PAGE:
Boudreau’s language reflected that of Lord’s over a decade earlier, raising concerns about the province’s democracy and suggesting that improvements could be made. Considering the parallel challenges of legislative democracy the government was experiencing, Boudreau’s sentiments may have sounded disingenuous to some. Still, it is notable that the same type of altruistic democratic rhetoric was adopted at this point in the electoral reform policy cycle.

25 The Liberal house leader, Rick Doucet, added to the government’s message by providing evidence of a system needing improvement, citing voter turnout in recent municipal elections and connecting this to their electoral reform effort:

We made a commitment to New Brunswickers in our party platform to investigate ways to improve electoral participation. We intend to keep that….There has been a historic decline in participation in municipal, provincial and federal elections. I was recently watching results of the municipal election in my surrounding communities— hardly anyone showed up. There is definitely something wrong. We need to look at ways to improve the system. How do we get people engaged? If we keep it the same, the status quo is definitely not working so we will continually see this decline. (qtd. in Morris 2016)

Doucet’s comments reflected a policy reversal for the Liberal party from when they opposed a similar PC effort as a waste of time. In 2011, Liberal opposition leader Boudreau said of proportional representation, “I think there are bigger issues to deal with right now. I can’t help but wonder why, if it’s such a great system, nobody in Canada has it” (qtd. in Berry 2011). Boudreau’s sentiment at the time matches the 2016–2017 position of the PC party.

26 When the New Brunswick Commission on Electoral Reform tabled its report in 2017, its recommendations and discourse reflected the previous path of moderate reform proposals. The commission made two recommendations on changes to the voting system: first, that the government enhance the voting system by moving to preferential ballots, and, second, that consideration be given to some form of proportional representation during the process of considering the redistribution of electoral boundaries (NB Commission on Electoral Reform 2017 19). The commission defended the preferential ballot recommendation: “This is a modest, pragmatic choice for reform that does not create its own series of problems, as a wholesale change to another electoral system would. It also keeps things simple and easy, so that everyone can understand how to vote and that their vote really counts” (18). The response to the report focused more on other recommendations than those addressing the electoral system. The recommendation to lower the voting age to sixteen years old produced more reaction than anything to do with FPTP or preferential voting. Still, the premier’s response to the headline item was tempered, an ambivalence reflecting the political elite rhetoric on electoral reform in New Brunswick. On lowering the voting age, Gallant said, “I think it goes with a goal that many New Brunswickers have to have more people voting. There’s no doubt it would have a significant impact on the number of people able to vote, so we have to take some time to think about that and to look at how we will respond as a government” (qtd. in Bissett 2017). Notable in Gallant’s language is the expression “many New Brunswickers” rather than the “government” as well as a declaration that more deliberation and time are needed, again a common theme throughout New Brunswick’s electoral reform adventures.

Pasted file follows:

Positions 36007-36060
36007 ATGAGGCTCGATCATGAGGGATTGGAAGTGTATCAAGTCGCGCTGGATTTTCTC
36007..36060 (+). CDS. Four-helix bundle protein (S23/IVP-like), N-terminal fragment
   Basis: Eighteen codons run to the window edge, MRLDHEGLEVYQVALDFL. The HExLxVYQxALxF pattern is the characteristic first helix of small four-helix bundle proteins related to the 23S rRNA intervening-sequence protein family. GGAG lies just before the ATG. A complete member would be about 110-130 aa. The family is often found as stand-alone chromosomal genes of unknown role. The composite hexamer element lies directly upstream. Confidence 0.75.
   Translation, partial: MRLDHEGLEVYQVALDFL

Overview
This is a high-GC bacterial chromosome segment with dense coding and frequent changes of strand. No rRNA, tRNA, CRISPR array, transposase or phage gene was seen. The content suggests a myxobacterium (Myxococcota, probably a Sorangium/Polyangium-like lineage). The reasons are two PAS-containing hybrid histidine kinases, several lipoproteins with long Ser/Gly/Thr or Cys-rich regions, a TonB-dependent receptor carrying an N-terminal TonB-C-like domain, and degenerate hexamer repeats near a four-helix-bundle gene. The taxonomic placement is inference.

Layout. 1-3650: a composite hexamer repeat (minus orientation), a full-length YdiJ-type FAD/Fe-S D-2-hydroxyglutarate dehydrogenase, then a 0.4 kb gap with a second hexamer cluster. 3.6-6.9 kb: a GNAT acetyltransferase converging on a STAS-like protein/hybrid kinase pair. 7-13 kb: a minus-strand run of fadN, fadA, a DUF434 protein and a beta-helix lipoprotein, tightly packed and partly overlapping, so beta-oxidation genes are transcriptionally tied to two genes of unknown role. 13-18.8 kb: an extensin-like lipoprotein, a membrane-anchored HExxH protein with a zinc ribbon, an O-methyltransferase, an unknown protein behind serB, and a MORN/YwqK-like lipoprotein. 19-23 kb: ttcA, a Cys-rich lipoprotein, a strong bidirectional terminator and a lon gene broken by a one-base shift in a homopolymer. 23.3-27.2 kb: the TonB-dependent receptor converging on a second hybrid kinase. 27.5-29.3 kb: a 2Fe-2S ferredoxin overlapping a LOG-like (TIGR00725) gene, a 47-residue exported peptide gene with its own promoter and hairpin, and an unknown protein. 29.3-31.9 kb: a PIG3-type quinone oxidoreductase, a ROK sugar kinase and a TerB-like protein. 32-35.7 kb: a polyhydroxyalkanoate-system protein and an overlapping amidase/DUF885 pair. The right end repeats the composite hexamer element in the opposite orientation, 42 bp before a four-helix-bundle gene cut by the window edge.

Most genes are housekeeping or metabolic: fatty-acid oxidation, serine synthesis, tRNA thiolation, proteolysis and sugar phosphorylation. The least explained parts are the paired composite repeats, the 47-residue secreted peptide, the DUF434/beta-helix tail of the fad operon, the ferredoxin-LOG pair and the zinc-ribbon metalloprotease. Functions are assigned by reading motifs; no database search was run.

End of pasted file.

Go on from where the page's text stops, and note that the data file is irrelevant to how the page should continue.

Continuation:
27 While I argue that New Brunswick’s recent history on electoral reform fits well to Downs’s framework, Downs suggests that not all public problems fit the issue-attention cycle. Downs’s model focuses on social problems, and he suggests the problems that fit the cycle should exhibit some of the following characteristics:

1. The majority of persons in society are not suffering from the problem nearly as much as some minority. 2. The sufferings caused by the problem are generated by social arrangements that provide significant benefits to a majority of a powerful minority of the population. 3. The problem has no intrinsically exciting qualities—or no longer has them. (1972, 41)

These characteristics fit New Brunswick’s recent electoral reform explorations. First, in New Brunswick’s two-party system, a majority of voters may not believe they are suffering from the FPTP system. Since 1987, 84 per cent of New Brunswickers have voted for Liberal or PC candidates. Moreover, 97 per cent of elected representatives since 1987 have been Liberal or PC candidates. While Liberal and PC governments have both initiated formal discussions on electoral reform, neither party or its supporters, which reflect the wide majority of political actors in the province, necessarily “suffer” from any subjectively defined public problem. Second, and clearly connected to the first characteristic, any problems considered to have been created by the FPTP system benefit the Liberal and PC parties and the majority of New Brunswick voters. Middle-of-the-road, centrist, brokerage parties benefit from plurality electoral systems. Third, the exciting qualities of the problem that peaked in 1987 or 1991 have not been replicated to the same extent as those dramatic Liberal electoral landslides. The 2014 results provided some “excitement” in terms of more notable disproportionality, as 23 per cent of New Brunswickers did not vote for the Liberal or PC candidates, more than double the percentage of New Brunswickers who voted for non-PC or non-Liberal candidates in 1987.